Ti West is a divisive filmmaker. It is hard to gauge the general consensus with his films, because like Eli Roth and Rob Zombie, there are groups of people that go out of their way to nitpick, and bash everything he is attached to. I know different people like different things, and if somebody can give me a valid reason why The House of the Devil or The Innkeepers is legitimately their least-favorite film, I will accept it and agree to disagree. What I can’t abide, however, is people scrutinizing certain filmmakers by the way of impossible standards, that they hold almost no other filmmakers to. If you argue to me, that you can’t stand slow-burning films, where the payoff may or may not fit your description of “worth the wait” then we can have a conversation. But if you’re complaining about aspects of a film/filmmaker that you give others a pass for utilizing then it is almost impossible for me to take you seriously. In my eyes, Ti West hasn’t made a bad feature-length film. Whether or not his shorts, or parts in an anthology are up-to-snuff is up for debate, but for me, West’s feature films are always an event that I look forward to with anticipation.
From the press release:
Two reporters for VICE Media journey to a remote Central American compound hoping to reunite with the photographer’s sister, who feels out of touch after struggling with a drug addiction. They find an isolated community of true believers devoted to a shadowy but charismatic figure called “Father.” Skeptical at first, the journalists begin to come around to the group’s utopian claims, until things rapidly take a very dark turn.
A lot of people have complained that they knew how the film was going to end, but if that were a valid complaint, no movie should ever be made based on a real-world event, or even an already-established piece of culture like a book, comic, tv, etc. If you do not like movies based on real events, then you should probably steer clear of them, instead of criticizing them for doing exactly what they set out to do with the film. The Sacrament is not a documentary, and if you are familiar with Jonestown, then not only will the ending come as no surprise to you, but you will also notice the areas in which they strayed from the actual events. And that’s okay, there is still plenty to be enjoyed, and it is still a remarkably creepy film, even though you already know how it’s going to end. This is somewhat of a departure from Ti West’s usual style. It is still a slow-burning film, but not as much as something like The House of the Devil. There is always something going on, to make the viewer feel uncomfortable. In some ways, knowing how it will end makes it even more unnerving, because you know bad things are around the corner, and as you become invested in the character, you begin to feel a sense of dread due to the coming events.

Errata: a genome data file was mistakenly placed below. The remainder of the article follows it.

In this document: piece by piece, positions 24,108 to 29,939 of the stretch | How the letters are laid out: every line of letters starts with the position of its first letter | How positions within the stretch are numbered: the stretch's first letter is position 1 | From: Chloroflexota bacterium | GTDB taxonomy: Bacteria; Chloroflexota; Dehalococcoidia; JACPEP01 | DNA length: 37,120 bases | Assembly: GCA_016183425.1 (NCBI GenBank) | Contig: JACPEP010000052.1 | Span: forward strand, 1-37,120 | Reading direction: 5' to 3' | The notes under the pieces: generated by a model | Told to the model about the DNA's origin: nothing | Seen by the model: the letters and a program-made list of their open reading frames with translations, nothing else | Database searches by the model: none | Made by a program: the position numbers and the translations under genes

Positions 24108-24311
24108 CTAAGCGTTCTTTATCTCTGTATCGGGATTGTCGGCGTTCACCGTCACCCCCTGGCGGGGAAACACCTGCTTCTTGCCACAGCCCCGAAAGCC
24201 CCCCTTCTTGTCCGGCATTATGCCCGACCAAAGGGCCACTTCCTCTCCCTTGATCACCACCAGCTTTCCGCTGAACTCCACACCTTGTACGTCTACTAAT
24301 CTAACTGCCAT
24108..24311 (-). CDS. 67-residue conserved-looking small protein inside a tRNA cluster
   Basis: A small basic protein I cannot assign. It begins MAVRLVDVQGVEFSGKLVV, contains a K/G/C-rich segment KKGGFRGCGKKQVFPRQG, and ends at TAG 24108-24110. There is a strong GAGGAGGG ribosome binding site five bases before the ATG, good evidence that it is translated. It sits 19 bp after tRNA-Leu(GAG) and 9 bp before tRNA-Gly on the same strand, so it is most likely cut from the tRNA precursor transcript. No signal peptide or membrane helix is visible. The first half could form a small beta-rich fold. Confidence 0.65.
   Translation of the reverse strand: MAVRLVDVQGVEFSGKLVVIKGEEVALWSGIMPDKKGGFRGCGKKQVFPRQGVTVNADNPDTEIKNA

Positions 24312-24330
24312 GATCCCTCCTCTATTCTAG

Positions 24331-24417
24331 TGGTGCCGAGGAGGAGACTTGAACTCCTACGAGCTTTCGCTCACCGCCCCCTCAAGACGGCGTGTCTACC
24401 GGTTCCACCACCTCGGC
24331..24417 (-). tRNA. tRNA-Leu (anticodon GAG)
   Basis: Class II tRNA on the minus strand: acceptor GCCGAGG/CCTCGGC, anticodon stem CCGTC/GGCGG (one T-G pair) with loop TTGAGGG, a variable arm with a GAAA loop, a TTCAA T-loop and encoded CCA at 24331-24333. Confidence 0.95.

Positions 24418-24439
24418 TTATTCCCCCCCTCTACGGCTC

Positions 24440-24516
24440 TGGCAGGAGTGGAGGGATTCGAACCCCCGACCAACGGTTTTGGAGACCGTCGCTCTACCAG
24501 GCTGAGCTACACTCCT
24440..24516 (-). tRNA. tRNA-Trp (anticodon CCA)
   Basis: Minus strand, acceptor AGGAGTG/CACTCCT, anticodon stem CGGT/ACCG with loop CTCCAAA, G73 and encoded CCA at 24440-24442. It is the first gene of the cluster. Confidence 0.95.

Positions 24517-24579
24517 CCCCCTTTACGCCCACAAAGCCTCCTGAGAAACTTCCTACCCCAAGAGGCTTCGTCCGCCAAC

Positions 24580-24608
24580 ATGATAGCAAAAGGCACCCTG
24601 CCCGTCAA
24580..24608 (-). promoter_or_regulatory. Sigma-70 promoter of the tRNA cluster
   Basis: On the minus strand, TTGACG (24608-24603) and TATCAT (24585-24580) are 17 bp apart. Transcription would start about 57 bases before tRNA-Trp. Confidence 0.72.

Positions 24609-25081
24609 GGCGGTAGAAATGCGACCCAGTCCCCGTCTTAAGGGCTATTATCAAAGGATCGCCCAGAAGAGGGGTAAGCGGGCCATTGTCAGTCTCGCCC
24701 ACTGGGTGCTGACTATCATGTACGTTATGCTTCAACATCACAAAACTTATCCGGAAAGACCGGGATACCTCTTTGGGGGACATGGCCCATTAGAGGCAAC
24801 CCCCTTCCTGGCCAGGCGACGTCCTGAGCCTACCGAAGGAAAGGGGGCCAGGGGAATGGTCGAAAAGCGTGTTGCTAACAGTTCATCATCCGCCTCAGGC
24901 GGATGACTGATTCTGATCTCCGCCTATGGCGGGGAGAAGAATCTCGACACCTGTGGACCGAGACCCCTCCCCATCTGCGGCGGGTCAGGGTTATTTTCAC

The Sacrament is not my favorite Ti West film, but it is still highly effective at what it tries to accomplish. It manages to take a well-known story, and add Ti West’s own creepy flavor, making it straddle the line between something you’ve already seen, and something entirely different. Ti West has that ability, to tread familiar territory, but somehow make you feel like it is a wholly original piece of work. If you have ever seen The Roost, The House of the Devil, or even The Innkeepers to an extent, you know this to be true. The Sacrament is no exception to this. If you are a fan of Ti’s work, then I can see no reason why you wouldn’t be a fan of The Sacrament. Magnolia/Magnet’s Blu-ray release of the film, is an impressive exhibition of Ti West’s film. It is technically a found-footage film, but it still looks and sounds gorgeous on the Blu-ray format. It does feature some bonus content, which includes Creating The Sacrament: Revealing the Vision, Working with the Director: The Ti West Experience, Preparing for Takeoff: Behind the Scenes Helicopter Sequence, AXSTV: A Look at The Sacrament, A feature-length commentary featuring Writer/Director Ti West and Amy Seimetz, and more. You may purchase a copy of the film for yourself, by clicking the BUY! button below the review.
The Sacrament (Blu-ray)17.99
- - Great, creepy film
- - Excellent PQ/AQ
- - Bonus Content
- - Found Footage